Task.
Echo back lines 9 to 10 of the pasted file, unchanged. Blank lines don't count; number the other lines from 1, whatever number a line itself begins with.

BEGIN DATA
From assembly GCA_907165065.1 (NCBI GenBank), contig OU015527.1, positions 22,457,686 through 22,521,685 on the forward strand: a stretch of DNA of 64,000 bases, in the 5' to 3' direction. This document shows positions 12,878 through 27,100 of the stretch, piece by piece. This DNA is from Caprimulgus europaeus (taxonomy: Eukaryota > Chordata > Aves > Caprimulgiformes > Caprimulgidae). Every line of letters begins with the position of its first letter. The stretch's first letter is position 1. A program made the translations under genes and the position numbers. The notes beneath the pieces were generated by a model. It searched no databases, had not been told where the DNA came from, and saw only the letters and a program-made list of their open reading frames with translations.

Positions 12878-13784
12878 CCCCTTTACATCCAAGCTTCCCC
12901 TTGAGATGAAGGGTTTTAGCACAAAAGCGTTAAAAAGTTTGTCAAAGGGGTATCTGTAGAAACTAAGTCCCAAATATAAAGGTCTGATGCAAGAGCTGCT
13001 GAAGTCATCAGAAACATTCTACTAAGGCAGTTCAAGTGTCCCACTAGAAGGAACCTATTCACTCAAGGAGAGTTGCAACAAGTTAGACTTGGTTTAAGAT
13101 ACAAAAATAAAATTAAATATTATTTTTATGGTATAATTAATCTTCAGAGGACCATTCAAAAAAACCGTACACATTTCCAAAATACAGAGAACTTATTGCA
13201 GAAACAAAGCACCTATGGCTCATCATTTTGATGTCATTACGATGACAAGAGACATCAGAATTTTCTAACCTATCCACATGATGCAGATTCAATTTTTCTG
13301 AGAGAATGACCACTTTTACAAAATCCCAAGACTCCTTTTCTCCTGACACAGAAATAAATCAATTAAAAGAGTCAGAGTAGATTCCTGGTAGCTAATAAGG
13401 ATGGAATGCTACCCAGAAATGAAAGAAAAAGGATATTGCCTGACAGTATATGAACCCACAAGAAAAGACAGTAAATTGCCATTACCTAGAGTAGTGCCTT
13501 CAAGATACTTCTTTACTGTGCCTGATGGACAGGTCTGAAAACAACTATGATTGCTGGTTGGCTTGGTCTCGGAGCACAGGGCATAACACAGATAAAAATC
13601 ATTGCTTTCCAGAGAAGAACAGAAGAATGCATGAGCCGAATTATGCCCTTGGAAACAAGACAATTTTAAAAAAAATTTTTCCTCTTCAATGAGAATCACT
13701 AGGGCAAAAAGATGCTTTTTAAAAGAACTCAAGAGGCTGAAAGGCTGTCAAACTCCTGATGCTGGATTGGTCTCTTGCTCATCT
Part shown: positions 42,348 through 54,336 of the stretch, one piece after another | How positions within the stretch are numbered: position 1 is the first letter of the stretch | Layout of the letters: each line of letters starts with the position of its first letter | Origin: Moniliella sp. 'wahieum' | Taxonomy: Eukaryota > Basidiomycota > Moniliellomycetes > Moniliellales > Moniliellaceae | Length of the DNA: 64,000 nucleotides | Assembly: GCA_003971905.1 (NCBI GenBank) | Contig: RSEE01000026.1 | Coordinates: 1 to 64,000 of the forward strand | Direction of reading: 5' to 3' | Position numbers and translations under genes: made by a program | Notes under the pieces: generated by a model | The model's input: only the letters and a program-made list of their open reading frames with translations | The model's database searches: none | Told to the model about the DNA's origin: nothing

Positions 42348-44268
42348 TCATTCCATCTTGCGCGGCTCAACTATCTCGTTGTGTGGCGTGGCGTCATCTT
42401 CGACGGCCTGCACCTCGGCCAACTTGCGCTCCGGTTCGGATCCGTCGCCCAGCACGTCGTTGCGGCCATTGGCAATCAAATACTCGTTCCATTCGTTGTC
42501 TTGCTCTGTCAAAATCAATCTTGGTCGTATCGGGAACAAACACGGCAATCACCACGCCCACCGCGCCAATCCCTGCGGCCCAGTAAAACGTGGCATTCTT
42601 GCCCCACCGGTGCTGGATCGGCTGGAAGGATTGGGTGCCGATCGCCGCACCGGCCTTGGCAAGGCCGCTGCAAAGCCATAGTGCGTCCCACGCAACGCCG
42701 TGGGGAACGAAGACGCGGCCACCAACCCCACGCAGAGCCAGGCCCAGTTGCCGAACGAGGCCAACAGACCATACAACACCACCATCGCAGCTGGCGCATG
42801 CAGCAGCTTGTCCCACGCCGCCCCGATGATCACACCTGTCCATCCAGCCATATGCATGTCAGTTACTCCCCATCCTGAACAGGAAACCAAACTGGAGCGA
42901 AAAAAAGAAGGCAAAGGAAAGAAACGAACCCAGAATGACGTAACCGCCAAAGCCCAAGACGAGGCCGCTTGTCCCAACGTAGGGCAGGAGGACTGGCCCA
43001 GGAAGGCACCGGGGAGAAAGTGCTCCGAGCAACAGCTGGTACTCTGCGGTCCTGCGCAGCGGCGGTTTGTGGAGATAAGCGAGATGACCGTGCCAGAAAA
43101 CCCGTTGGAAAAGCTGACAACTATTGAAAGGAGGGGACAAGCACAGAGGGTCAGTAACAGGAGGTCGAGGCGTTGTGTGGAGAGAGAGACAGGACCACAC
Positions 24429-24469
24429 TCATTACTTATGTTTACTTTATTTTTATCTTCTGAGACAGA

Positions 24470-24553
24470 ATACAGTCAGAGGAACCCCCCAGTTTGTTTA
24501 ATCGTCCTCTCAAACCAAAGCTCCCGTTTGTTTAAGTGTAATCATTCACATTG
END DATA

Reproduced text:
13401 ATGGAATGCTACCCAGAAATGAAAGAAAAAGGATATTGCCTGACAGTATATGAACCCACAAGAAAAGACAGTAAATTGCCATTACCTAGAGTAGTGCCTT
13501 CAAGATACTTCTTTACTGTGCCTGATGGACAGGTCTGAAAACAACTATGATTGCTGGTTGGCTTGGTCTCGGAGCACAGGGCATAACACAGATAAAAATC